The Child Support Agency’s tables, left, assume the man is the sole income earner in his first and second families. He has one child by the first wife and one by the second; his ex-wife relies on the sole-parent benefit.

At a pre-tax income of $50,000, the man in his first family had a disposable income of $40,819 after tax and government benefits. In his second family, the man’s disposable income falls by almost $5,000 to about $36,000 after he pays $100 a week in child support.

“At this higher income, it’s a more substantial gap between first and second families but it still leaves the man with $36,000 on which to support a new wife and child,” Ms Swinbourne said. “The ex-wife and child live on just over $20,000, half the household income they previously enjoyed.”

At a pre-tax income of $75,000, the man who starts a second family suffers a drop in disposable income of about $10,000. While his second family lives on $44,500, the sole parent and child live on $23,800.

Ms Swinbourne said men with new partners had to expect to be worse off when they had another child, given that they still had their first child to support.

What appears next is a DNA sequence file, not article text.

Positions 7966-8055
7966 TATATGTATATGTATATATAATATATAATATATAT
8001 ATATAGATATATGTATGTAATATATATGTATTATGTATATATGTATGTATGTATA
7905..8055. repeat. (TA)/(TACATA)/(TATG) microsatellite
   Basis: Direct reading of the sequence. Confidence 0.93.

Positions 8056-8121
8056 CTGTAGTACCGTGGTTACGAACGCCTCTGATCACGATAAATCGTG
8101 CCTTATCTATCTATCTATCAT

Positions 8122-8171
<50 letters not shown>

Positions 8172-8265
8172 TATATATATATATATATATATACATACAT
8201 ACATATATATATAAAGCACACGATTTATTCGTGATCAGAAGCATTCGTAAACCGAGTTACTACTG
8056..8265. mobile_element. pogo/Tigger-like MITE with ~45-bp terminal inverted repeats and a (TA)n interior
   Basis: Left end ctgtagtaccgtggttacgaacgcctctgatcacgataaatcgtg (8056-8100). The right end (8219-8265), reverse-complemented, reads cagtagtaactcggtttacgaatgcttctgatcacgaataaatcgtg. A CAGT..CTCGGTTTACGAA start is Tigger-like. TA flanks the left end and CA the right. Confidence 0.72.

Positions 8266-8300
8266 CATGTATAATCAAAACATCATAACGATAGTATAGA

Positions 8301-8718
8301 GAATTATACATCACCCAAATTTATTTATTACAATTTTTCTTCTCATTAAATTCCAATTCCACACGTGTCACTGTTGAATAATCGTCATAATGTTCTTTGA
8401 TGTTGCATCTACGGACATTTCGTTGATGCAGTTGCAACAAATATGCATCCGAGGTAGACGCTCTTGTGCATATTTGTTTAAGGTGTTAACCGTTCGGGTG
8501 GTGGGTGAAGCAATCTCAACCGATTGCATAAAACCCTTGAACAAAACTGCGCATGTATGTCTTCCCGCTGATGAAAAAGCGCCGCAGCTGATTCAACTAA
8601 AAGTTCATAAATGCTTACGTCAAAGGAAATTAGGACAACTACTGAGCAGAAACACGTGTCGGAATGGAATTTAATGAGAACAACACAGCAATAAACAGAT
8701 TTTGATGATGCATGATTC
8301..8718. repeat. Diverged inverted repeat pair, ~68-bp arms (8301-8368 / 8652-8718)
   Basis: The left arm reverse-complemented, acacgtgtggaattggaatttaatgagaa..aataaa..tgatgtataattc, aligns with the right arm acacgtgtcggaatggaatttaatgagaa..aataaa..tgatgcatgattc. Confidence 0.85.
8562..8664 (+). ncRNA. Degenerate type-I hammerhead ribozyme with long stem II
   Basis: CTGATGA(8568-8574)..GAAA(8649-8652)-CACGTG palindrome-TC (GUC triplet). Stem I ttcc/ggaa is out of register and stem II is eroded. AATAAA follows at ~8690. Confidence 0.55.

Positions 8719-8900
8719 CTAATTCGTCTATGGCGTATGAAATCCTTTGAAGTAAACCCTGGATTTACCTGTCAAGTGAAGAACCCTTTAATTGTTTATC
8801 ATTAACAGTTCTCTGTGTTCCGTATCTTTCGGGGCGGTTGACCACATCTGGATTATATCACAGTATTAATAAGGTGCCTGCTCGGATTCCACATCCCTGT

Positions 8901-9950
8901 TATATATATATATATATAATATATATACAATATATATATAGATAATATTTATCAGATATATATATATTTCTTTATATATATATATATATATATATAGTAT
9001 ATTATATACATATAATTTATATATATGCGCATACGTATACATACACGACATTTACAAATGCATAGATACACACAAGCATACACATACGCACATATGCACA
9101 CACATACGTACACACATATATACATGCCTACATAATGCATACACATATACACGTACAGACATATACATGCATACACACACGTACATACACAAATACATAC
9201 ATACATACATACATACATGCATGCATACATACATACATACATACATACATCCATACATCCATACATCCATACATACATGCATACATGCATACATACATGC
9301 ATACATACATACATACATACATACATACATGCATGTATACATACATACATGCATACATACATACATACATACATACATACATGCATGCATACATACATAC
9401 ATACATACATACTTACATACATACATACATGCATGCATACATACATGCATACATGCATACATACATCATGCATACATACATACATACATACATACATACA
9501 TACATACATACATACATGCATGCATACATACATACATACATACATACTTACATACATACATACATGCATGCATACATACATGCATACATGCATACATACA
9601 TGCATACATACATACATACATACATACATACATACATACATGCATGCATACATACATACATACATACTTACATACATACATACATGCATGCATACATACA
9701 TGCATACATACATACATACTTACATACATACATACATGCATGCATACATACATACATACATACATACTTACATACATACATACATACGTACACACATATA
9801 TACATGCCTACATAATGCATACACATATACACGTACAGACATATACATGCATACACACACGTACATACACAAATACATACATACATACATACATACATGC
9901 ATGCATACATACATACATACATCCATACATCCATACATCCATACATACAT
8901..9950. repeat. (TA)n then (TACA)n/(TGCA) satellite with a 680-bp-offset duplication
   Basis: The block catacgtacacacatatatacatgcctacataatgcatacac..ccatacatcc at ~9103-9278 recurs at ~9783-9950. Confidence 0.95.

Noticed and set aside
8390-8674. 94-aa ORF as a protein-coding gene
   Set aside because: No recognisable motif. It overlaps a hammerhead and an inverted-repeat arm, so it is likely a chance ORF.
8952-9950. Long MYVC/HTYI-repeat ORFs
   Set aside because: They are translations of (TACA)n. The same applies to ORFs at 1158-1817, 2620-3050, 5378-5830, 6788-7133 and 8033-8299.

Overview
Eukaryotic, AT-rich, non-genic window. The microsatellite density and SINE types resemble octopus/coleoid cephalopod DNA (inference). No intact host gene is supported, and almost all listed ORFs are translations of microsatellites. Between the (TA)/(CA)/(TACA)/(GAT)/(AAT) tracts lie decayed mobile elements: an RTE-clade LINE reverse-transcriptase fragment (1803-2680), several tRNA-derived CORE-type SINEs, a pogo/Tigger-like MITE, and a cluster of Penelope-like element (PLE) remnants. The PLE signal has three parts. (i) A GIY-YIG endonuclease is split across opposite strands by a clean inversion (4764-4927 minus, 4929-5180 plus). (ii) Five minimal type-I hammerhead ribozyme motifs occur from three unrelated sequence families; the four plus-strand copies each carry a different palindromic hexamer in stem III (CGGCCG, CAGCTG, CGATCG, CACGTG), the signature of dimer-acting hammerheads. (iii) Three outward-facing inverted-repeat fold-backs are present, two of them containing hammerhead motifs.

The assistant general manager of the Child Support Agency, Sheila Bird, said: “Child support is a very emotional issue and there are lots of myths and fictions about.”

The agency wanted to inject factual information into the debate.

“The basic concept of Australia’s child-support system is that parents have a responsibility to support their children even after separation, and the good news is that Australian parents in the main accept that responsibility.”


The following story is used in support of the Adele Horin article.

Especially note the second paragraph wherein it says:

“Mr Thompson pays $185 child support a month to his first wife and two children”.

Most of you would agree – not a great amount – just $43 per week for two children.


It is not until the next to LAST paragraph that the Sydney Morning Herald allows the truth to be told.

It says:

“Mr Thomson no longer has to pay child support for his first child, who has just turned 19. Up until that point, instead of paying $185 a month, Mr Thompson had to pay $400 a month.”